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#13719 09/10/02 05:56 AM
Joined: Mar 2001
Posts: 2,056
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Redsy Offline OP
Member
I have to "sleeve" 100 amp al. SER (3 #2, 1 #4) for physical protection. (TODAY!) I will need to run it through a PVC LB.
I would like to keep the piping as small as possible, but I'm afraid a 1 1/2" LB will be too tight.
Any (quick) help out there?

#13720 09/10/02 06:05 AM
Joined: Nov 2000
Posts: 2,236
Member
If 2" isn't too big for any reason other than asthetics, I've often found that 2" is cheaper than 1-1/2", simply because they sell so much more of it.

Getting SER through an LB a few too many times has convinced me that it's cheaper to pipe all the way and use PVC and RHW-2, plus the installation lasts much longer.


-Virgil
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#13721 09/10/02 06:10 AM
Joined: Sep 2002
Posts: 131
T
Member
You can use a 2" LB with 1 1/2 PVC just buy a reducer. The amount of time and effort you will save over struggling to get the SER into the 1 1/2 LB will be worth it.

#13722 09/10/02 07:19 AM
Joined: Mar 2001
Posts: 2,056
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Redsy Offline OP
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Duuuh!
A reducer! I can't believe I didn't think about it.

Thanks, guys

#13723 09/10/02 09:46 AM
Joined: Nov 2000
Posts: 2,148
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Member
I know its common practice to use larger LB with reducers and have done that many times myself, but how are you going to support the LB? The conduit is only permitted to support conduit bodies of the same trade size as the conduit. See 352.10(H) for rigid nonmetallic conduit and Exception #1 to 314.23(E) for rigid, IMC and EMT.
Don


Don(resqcapt19)
#13724 09/10/02 10:53 AM
Joined: Mar 2001
Posts: 2,056
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Redsy Offline OP
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What I'm doing is running an SER feeder through the basement and crawl space of a 1st floor unit, out the wall and up into the second floor to feed the panel.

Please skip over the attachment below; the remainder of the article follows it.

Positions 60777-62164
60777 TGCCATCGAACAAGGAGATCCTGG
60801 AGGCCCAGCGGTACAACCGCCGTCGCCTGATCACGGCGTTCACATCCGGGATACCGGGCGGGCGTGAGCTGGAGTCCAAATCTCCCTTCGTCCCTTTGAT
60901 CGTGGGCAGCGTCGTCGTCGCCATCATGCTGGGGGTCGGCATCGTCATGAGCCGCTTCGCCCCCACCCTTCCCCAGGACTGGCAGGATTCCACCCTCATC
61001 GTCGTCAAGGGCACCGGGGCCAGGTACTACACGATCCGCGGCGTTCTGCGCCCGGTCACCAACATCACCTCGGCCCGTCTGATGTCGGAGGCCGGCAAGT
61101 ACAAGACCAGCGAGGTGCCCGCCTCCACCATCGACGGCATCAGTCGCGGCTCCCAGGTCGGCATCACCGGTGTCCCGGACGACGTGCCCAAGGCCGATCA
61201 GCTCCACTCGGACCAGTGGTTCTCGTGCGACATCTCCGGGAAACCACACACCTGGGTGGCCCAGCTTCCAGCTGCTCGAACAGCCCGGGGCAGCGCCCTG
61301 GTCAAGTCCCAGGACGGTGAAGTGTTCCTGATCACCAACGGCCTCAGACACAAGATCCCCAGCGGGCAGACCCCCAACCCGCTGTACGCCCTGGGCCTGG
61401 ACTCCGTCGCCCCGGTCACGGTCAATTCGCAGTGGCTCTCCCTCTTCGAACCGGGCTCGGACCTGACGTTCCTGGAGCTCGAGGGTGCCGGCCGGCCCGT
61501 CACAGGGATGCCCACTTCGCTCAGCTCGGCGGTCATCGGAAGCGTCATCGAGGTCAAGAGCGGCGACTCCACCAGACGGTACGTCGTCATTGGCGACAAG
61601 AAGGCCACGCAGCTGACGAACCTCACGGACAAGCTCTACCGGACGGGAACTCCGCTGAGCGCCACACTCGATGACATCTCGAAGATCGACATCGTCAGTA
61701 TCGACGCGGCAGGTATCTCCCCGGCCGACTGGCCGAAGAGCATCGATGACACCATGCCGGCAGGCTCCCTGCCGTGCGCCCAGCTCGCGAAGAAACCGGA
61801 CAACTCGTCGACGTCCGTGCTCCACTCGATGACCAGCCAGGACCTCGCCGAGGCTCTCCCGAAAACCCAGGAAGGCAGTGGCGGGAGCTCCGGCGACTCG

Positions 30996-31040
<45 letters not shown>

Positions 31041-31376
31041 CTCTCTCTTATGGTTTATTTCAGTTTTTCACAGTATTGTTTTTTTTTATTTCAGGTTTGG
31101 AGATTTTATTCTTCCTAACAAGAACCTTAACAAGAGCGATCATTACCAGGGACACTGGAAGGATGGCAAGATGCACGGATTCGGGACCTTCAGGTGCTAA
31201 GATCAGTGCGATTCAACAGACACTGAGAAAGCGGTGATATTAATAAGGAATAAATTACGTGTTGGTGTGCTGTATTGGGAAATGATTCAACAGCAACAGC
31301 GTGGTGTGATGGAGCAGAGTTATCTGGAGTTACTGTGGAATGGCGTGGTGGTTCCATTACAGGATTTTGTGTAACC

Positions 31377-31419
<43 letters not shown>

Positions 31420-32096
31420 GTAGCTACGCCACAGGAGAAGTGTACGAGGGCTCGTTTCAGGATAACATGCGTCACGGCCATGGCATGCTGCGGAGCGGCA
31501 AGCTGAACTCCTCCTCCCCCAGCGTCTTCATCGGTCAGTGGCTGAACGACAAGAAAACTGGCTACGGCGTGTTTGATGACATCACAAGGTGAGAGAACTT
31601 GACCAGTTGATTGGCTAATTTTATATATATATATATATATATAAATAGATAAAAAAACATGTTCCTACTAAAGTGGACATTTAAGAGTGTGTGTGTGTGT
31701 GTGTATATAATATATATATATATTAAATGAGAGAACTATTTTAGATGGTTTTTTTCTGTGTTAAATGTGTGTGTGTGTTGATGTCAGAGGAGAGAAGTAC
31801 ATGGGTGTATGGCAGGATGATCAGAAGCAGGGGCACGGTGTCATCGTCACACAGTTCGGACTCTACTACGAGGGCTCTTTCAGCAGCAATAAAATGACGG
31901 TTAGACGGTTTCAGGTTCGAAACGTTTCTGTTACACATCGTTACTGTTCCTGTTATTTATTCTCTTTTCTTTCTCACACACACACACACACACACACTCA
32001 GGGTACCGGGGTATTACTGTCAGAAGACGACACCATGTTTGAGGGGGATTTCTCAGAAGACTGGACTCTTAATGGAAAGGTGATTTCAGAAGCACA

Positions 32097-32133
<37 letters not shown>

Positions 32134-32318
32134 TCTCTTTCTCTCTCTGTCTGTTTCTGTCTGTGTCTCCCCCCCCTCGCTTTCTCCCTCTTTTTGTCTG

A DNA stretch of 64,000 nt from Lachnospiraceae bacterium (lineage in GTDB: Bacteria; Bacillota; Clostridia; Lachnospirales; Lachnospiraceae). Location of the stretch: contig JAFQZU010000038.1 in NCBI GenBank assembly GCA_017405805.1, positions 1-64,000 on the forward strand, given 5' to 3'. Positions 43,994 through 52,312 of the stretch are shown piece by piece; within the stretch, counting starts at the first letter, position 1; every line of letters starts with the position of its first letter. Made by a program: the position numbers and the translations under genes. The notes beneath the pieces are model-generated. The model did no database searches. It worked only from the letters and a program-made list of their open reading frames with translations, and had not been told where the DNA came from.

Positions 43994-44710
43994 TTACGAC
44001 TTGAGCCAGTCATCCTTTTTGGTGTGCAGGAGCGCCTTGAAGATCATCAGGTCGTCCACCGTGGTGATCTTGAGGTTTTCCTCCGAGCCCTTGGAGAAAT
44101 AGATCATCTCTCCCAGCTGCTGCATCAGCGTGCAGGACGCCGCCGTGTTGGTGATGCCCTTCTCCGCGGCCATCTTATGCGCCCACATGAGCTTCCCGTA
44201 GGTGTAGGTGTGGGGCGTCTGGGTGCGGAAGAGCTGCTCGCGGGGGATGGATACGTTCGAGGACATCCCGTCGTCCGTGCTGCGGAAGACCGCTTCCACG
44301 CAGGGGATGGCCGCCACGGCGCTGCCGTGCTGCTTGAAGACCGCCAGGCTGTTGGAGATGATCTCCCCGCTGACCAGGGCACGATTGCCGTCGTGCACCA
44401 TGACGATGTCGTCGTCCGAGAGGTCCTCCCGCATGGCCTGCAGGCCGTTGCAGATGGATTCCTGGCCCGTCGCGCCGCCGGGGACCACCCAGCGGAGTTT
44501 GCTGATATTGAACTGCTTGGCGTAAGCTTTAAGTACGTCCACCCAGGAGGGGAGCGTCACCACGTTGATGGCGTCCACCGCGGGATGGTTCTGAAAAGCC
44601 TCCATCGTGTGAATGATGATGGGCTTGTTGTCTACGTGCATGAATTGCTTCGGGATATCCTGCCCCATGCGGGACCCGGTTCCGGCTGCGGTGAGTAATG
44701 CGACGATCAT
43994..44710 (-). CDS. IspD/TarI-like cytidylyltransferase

I am using the PVC (about 12' with an LB at each wall penetration) for some physical protection.

Ah well, 2" it is.

[This message has been edited by Redsy (edited 09-10-2002).]

#13725 09/11/02 06:53 AM
Joined: Mar 2001
Posts: 2,056
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Redsy Offline OP
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Job done.
2" -- fairly easy.
1 1/2" would have been a mistake.

#13726 09/11/02 04:40 PM
Joined: Sep 2002
Posts: 131
T
Member
I usually run a screw through the back of the LB into the wood sheething of the house. Not sure if its legal but it works well especially when I am trying to get the SER or SEU into the house. It adds a lot of stability to the LB.

#13727 09/11/02 07:43 PM
Joined: Feb 2002
Posts: 2,233
H
Member
tsolanto,

Using a screw in the back of the LB. I was doing that for many years. It works well, and I am not sure if it is against the code. I wouldn't fail that job if I was inspecting. After all the pipe is there just to protect the wire from damage.

#13728 09/12/02 12:31 PM
Joined: May 2001
Posts: 176
W
Member
Art. 370-23 of the 1999 Code does not address the use of screws. Art. 370-23(b)(1) addresses the use of nails, and "they shall pass through the interior within 1/4 inch of the back or the ends of the enclosure." However, I would prefer screws as they would not pull out as easily as nails. IF one considers the LB as an enclosure, then par. (e) would not allow screws or nails, but requires support within 3 feet of the enclosure. I must assume the Code means a strap support, and that would be my preference. In any case, the local AHJ has the final say.

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